Qual Blog

Friday, September 08, 2006

before class post

The Goat in the Grey Fedora was a game. There was a set purpose to what the detective was doing and the different locations around town almost served as "levels". You were in control of the interactions that the detective had and you needed to come up with the right responses to get the information you needed. It had really good music while it was loading, too.

Endora's Dream was not a game. It was more of an activity. There was not overall point to the website; no way to win or advance. It was merely changing aspects about Darren's face for your own amusement.

I could not figure out mini-zork for the life of me. Even though there were directions and then instructions on how to "move", I could not get it to work. From what I could tell, even though there were no graphics, there was the possibility for it to be a game, if what you told the program to do had an overall point and you could advance or win. It wasn't nearly as fun to play around with because I felt like I was just trying to enter code into a computer and not actually play a game.

Pash was a very interesting game. you had control over where you character went and what she picked up and who she spoke to. I think Pash was a game for those reasons and also because it was leading up to solving the "problem" of the story line.... getting the night club back. What was really cool about this game was how the different locations were pictures of actual real-life places. This game also allowed you to control your character's dialogue and thus the outcome of what the other characters in the game responded.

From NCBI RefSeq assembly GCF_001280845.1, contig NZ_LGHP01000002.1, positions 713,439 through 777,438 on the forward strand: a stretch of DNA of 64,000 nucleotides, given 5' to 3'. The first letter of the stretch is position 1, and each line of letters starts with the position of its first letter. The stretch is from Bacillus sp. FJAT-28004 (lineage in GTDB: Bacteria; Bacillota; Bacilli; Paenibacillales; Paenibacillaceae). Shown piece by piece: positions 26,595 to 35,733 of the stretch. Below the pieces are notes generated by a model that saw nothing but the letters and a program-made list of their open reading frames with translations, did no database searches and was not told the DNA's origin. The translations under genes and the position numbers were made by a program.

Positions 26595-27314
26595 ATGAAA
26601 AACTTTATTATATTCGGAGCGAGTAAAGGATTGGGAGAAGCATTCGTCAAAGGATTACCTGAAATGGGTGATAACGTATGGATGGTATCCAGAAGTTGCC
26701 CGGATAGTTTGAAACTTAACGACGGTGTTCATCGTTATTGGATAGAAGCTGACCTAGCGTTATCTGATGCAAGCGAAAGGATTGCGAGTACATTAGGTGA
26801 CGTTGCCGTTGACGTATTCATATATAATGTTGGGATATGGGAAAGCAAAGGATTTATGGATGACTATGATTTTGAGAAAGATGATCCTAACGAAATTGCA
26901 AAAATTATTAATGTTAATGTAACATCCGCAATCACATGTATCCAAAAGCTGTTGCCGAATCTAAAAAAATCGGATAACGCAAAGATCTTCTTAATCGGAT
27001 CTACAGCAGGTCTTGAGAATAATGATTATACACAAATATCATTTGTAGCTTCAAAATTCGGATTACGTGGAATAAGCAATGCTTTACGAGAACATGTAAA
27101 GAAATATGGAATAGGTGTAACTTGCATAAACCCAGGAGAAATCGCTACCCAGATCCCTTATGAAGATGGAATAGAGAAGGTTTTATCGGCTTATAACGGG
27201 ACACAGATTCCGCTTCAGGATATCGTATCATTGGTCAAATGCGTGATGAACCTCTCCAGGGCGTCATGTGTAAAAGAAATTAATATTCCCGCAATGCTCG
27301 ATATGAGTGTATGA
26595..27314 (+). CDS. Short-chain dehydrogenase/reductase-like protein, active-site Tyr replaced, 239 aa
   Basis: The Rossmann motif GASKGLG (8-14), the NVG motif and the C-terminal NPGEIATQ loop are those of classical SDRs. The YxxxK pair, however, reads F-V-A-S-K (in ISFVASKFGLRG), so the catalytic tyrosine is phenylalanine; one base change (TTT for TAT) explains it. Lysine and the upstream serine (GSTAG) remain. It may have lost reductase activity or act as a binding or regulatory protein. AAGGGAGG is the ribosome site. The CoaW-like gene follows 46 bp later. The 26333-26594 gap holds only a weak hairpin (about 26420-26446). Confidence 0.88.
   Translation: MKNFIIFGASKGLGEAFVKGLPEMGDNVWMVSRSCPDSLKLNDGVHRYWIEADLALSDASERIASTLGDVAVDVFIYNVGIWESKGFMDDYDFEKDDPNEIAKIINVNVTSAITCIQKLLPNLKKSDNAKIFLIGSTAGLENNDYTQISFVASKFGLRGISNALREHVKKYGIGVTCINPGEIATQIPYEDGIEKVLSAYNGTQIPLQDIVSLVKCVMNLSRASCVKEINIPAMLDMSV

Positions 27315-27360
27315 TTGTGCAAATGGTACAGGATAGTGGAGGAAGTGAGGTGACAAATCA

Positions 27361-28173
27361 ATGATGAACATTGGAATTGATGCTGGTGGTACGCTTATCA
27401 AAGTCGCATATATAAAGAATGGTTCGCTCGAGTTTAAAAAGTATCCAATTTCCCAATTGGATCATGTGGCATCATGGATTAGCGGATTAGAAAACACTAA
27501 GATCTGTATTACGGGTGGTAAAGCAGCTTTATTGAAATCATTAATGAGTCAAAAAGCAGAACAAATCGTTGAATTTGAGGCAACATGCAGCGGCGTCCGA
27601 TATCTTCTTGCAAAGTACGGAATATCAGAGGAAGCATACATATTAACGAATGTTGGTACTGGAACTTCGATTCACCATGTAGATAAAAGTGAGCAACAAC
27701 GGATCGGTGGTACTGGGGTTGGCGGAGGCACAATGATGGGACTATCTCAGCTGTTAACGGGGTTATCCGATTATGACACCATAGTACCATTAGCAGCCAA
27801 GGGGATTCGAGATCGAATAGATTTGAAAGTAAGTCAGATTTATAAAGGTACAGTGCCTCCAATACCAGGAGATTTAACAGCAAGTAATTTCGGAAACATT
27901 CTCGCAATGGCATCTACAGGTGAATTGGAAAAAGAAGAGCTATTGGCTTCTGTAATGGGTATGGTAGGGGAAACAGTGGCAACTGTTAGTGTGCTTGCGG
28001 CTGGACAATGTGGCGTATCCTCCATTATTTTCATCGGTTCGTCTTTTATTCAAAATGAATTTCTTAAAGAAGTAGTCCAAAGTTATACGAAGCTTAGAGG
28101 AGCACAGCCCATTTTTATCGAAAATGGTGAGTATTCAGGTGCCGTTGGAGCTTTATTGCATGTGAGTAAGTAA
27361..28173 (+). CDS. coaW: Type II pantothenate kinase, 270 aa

While Mr. Picassohead was fun, I do not think it was a game. Even though the overall purpose was to "paint" a head, it didn't really matter what you did and you could decided to be finished whenever you wanted without really accomplishing anything. This was certainly more of an activity than anything else.

A videogame to me is any game played on either a console, computer, or arcade like machine, that has a set purpose and that purpose can be acheived, allowing the gamer to advance or to win the game.
My definition is different than the article "Death to Videogames" in that I don't really feel as though only games that actually contain the element of video should be called videogames. I think at this point, the word videogame is so engrained in our culture as any electronic game that is viewed on some type of screen, that there is no point in trying to reverse the use of the word. What I did find it interesting though, is how it is true that words like "video game" get translated into "videogame" without any real reason.
I think my definition is very similar to that of the author's in "A Short and Simple Definition of What a Videogame is." I agree with his simplistic definition and generalization. Videogames encompass such a large range of games that it is often better to simply group these games together based on genre or type of play or something. I also liked how the author discussed the need for quantifiable outcomes and conflict for the "activity" to actually become a game.


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